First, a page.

The European Investment Bank: Annual Report 2014 and outlook

26-04-2016

The European Union has not yet fully recovered from the global financial and economic crisis. GDP growth rates have begun to increase only slowly, and in most EU Member States investment activity lags behind pre-crisis levels – indicating sizable investment gaps. In fact, gross fixed capital formation in the euro area has declined by 15% since 2007. In 2014, the European Investment Bank (EIB), the EU's public bank and largest multilateral lending institution, contributed financing of €80.3 billion (including the EIF – the European Investment Fund). This was in the form of loans granted to projects in four strategic areas: Innovation and skills, smaller enterprises, strategic infrastructure, climate action, as well as to projects outside the EU. In mid-2015, the European Commission introduced the European Fund for Strategic Investments (EFSI). As a coordinated effort by the European Commission and the EIB, its goal is to provide additional risk-sharing through public funds. By mid-March 2016, €10.6 billion of public money had been allocated, with the expectation that this would generate a total investment effect of €76.1 billion. The European Parliament's Committee on Budgetary Control (CONT) reports on the work of the EIB on an annual basis. It 'welcomes' overall financing activity in 2014, but urges enhanced ex-post assessment. It regrets the lack of information on the number of projects/financial instruments related to operations supporting cohesion. While the EIB usually focuses on small numbers of large, low-risk projects, the introduction of EFSI might eventually lead to assuming more and riskier projects in the future.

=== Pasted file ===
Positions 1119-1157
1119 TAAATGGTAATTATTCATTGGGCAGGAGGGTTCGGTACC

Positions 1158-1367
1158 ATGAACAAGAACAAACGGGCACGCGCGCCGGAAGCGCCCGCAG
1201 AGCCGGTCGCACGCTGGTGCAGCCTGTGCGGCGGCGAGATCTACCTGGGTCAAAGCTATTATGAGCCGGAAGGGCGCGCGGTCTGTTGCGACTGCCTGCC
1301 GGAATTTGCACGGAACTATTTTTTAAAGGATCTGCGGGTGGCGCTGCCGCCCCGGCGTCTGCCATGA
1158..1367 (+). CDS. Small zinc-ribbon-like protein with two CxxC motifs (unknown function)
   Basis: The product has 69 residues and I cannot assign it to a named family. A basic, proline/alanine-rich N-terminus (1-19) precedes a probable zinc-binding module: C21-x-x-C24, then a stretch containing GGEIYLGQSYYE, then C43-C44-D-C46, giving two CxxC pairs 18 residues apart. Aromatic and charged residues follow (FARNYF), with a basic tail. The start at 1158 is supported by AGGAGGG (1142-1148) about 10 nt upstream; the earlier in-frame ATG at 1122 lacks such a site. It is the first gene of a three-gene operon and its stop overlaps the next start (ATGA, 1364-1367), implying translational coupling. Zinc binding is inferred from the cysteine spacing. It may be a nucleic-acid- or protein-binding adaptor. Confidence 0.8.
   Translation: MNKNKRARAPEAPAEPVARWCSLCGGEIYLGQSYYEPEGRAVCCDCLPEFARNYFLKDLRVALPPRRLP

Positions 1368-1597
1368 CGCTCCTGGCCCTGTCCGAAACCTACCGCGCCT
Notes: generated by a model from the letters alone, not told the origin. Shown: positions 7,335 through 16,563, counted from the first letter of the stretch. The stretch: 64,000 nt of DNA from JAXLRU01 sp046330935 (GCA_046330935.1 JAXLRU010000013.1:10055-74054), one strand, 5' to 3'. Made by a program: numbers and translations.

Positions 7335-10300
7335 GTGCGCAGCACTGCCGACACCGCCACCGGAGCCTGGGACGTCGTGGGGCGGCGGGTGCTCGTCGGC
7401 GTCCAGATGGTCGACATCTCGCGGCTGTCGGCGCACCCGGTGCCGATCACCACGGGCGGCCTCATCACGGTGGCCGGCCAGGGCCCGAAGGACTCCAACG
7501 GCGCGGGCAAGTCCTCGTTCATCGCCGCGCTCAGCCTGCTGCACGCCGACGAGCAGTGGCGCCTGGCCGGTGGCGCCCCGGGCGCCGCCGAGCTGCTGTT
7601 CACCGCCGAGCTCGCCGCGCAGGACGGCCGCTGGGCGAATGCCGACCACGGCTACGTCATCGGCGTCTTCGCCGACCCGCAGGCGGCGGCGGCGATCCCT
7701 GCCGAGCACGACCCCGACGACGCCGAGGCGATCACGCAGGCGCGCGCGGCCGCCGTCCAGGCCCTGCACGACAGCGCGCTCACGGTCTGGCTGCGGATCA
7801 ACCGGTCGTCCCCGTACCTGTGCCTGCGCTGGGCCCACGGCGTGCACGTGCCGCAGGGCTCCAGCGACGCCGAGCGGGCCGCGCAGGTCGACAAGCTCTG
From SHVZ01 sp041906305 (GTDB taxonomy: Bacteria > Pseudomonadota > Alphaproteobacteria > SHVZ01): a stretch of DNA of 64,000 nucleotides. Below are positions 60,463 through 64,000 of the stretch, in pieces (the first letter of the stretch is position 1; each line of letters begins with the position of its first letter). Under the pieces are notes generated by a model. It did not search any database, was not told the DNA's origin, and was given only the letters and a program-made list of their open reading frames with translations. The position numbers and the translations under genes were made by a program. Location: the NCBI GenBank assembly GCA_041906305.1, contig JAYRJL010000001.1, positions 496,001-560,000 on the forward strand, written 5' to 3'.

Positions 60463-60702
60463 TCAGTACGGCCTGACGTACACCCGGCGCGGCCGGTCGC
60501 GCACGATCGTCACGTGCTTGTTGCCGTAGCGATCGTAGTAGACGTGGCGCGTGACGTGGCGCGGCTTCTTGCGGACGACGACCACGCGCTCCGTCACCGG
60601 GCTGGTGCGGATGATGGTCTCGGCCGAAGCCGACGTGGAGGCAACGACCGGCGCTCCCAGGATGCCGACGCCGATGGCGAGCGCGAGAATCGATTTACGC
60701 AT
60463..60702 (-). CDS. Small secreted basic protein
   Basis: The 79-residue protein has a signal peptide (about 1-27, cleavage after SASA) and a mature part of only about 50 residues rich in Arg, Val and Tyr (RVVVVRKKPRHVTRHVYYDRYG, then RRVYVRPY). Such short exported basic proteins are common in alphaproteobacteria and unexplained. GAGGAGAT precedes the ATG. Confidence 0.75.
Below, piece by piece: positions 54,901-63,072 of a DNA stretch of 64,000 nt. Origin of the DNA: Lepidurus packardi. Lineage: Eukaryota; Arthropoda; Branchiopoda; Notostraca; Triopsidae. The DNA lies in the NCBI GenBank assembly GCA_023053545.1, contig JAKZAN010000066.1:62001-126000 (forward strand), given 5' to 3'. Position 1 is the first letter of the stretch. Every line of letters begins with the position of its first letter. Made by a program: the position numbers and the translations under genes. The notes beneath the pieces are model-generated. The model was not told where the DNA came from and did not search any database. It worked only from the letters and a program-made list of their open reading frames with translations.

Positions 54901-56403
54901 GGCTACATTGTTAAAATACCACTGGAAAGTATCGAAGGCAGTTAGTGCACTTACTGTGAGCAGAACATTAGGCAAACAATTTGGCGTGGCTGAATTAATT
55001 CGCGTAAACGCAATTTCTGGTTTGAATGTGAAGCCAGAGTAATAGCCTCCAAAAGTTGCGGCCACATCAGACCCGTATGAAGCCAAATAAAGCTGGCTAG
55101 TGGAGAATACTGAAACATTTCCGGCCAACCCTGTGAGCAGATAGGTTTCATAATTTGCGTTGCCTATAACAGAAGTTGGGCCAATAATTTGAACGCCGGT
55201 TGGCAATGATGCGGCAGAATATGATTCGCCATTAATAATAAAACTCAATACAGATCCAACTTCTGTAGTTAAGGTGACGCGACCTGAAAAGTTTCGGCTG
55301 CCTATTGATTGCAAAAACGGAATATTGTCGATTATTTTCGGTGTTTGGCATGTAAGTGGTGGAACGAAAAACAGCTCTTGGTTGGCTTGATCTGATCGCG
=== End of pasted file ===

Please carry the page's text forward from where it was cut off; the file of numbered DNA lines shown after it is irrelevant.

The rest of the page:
The European Union has not yet fully recovered from the global financial and economic crisis. GDP growth rates have begun to increase only slowly, and in most EU Member States investment activity lags behind pre-crisis levels – indicating sizable investment gaps. In fact, gross fixed capital formation in the euro area has declined by 15% since 2007. In 2014, the European Investment Bank (EIB), the EU's public bank and largest multilateral lending institution, contributed financing of €80.3 billion (including the EIF – the European Investment Fund). This was in the form of loans granted to projects in four strategic areas: Innovation and skills, smaller enterprises, strategic infrastructure, climate action, as well as to projects outside the EU. In mid-2015, the European Commission introduced the European Fund for Strategic Investments (EFSI). As a coordinated effort by the European Commission and the EIB, its goal is to provide additional risk-sharing through public funds. By mid-March 2016, €10.6 billion of public money had been allocated, with the expectation that this would generate a total investment effect of €76.1 billion. The European Parliament's Committee on Budgetary Control (CONT) reports on the work of the EIB on an annual basis. It 'welcomes' overall financing activity in 2014, but urges enhanced ex-post assessment. It regrets the lack of information on the number of projects/financial instruments related to operations supporting cohesion. While the EIB usually focuses on small numbers of large, low-risk projects, the introduction of EFSI might eventually lead to assuming more and riskier projects in the future.